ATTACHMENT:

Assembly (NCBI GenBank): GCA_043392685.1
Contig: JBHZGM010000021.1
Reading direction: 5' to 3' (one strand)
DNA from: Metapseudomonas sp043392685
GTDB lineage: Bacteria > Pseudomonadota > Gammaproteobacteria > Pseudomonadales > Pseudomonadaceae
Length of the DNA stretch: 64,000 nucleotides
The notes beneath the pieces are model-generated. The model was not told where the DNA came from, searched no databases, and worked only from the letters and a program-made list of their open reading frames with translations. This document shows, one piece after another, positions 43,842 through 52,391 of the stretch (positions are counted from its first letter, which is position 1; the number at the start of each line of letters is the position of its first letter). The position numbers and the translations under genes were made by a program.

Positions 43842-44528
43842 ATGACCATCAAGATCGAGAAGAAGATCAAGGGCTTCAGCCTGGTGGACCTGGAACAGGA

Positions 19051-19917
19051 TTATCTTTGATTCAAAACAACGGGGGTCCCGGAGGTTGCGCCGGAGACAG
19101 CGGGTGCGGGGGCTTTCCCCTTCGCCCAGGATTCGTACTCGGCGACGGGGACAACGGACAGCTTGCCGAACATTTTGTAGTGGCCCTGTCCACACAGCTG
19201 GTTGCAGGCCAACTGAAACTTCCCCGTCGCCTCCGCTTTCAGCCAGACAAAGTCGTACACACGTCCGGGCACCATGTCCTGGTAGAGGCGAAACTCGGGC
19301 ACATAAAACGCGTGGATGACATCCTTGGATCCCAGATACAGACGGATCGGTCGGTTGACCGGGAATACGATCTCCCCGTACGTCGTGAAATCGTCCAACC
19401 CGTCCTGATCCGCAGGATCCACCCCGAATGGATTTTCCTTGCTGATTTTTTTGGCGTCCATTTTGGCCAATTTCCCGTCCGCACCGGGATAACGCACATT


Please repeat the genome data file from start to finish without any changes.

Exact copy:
Assembly (NCBI GenBank): GCA_043392685.1
Contig: JBHZGM010000021.1
Reading direction: 5' to 3' (one strand)
DNA from: Metapseudomonas sp043392685
GTDB lineage: Bacteria > Pseudomonadota > Gammaproteobacteria > Pseudomonadales > Pseudomonadaceae
Length of the DNA stretch: 64,000 nucleotides
The notes beneath the pieces are model-generated. The model was not told where the DNA came from, searched no databases, and worked only from the letters and a program-made list of their open reading frames with translations. This document shows, one piece after another, positions 43,842 through 52,391 of the stretch (positions are counted from its first letter, which is position 1; the number at the start of each line of letters is the position of its first letter). The position numbers and the translations under genes were made by a program.

Positions 43842-44528
43842 ATGACCATCAAGATCGAGAAGAAGATCAAGGGCTTCAGCCTGGTGGACCTGGAACAGGA

Positions 19051-19917
19051 TTATCTTTGATTCAAAACAACGGGGGTCCCGGAGGTTGCGCCGGAGACAG
19101 CGGGTGCGGGGGCTTTCCCCTTCGCCCAGGATTCGTACTCGGCGACGGGGACAACGGACAGCTTGCCGAACATTTTGTAGTGGCCCTGTCCACACAGCTG
19201 GTTGCAGGCCAACTGAAACTTCCCCGTCGCCTCCGCTTTCAGCCAGACAAAGTCGTACACACGTCCGGGCACCATGTCCTGGTAGAGGCGAAACTCGGGC
19301 ACATAAAACGCGTGGATGACATCCTTGGATCCCAGATACAGACGGATCGGTCGGTTGACCGGGAATACGATCTCCCCGTACGTCGTGAAATCGTCCAACC
19401 CGTCCTGATCCGCAGGATCCACCCCGAATGGATTTTCCTTGCTGATTTTTTTGGCGTCCATTTTGGCCAATTTCCCGTCCGCACCGGGATAACGCACATT